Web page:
A zero-waste denim brand, E.L.V. Denim produces products that are upcycled from unwanted post-consumer waste denim. It works closely with a London-based atelier to produce the garments locally, reducing the brand's carbon footprint.
Its signature two-tone styles are created from waste denim to minimise the amount of raw materials used and garments heading to landfill. It takes 10,000 litres of water to make a new pair of jeans. To put that into perspective, it would take one person 13 years to drink that amount. E.L.V Denim only uses seven litres to wash the post-consumer denim waste before turning it into new garments.
A Parisian luxury brand, 1/OFF is rooted in the upcycling movement. The brand’s ideology is ‘fashion items are no longer disposable, but part of the eternal cycle of inspiration’. To do this, it helps extend the lifecycle of products through upcycling.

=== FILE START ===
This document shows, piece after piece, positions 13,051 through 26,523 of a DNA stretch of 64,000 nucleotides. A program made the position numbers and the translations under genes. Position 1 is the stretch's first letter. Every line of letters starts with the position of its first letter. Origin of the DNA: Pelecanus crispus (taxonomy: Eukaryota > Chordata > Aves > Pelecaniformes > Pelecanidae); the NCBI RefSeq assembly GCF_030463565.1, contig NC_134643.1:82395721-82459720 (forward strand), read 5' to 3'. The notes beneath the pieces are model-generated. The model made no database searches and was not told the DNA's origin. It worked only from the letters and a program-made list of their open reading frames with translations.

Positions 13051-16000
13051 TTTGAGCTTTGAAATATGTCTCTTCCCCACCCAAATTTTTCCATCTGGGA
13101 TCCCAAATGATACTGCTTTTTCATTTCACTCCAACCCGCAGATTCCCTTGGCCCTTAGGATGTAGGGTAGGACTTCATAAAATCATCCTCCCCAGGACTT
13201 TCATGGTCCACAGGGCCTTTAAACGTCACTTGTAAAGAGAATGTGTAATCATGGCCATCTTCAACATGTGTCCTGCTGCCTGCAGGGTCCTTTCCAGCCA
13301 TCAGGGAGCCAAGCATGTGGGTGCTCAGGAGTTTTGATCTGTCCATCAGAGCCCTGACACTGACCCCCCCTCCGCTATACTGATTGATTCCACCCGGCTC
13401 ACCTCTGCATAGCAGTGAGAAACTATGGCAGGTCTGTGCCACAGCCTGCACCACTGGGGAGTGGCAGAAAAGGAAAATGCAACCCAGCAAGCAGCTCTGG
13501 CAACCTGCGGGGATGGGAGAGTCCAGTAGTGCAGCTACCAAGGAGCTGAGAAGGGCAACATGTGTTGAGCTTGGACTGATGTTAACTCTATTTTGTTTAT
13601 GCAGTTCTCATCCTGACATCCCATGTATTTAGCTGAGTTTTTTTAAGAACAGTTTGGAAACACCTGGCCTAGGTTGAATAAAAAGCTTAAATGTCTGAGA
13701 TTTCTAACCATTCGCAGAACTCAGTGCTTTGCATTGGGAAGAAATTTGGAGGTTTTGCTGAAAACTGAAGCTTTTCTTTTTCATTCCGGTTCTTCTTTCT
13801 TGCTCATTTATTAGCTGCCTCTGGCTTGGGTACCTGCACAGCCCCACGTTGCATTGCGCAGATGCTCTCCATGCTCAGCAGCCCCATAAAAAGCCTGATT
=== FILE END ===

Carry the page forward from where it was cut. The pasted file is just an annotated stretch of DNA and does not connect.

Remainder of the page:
1/OFF works with couture makers to give garments a new lease of life, creating clothing from pre-loved luxury vintage fashion, meaning each piece is one of a kind.
Outerknown is another brand committed to circularity. 90% of its fibres are organic, recycled or regenerated, 100% of its trunks are made with recycled or renewable fibres. To keep its jeans out of landfill, it’ll repair, replace or recycle them for life.
It’s a brand also capitalising on the benefits of upcycling. Its Outerworn initiative allows customers to buy and sell pre-loved Outerknown garments for credit. Outerknown then upcycles and resells the garment to give it a new lease of life.
The Sustainability Conversation Doesn't End There
Whether you’re committed to creating a circular economy, are looking for sustainable products to complement your operations or want to improve your brand initiatives, our Sustainability Checklist will help you along the way.
Download our checklist now by clicking the link below and start spreading the word about how we all have a part to play in a sustainable future.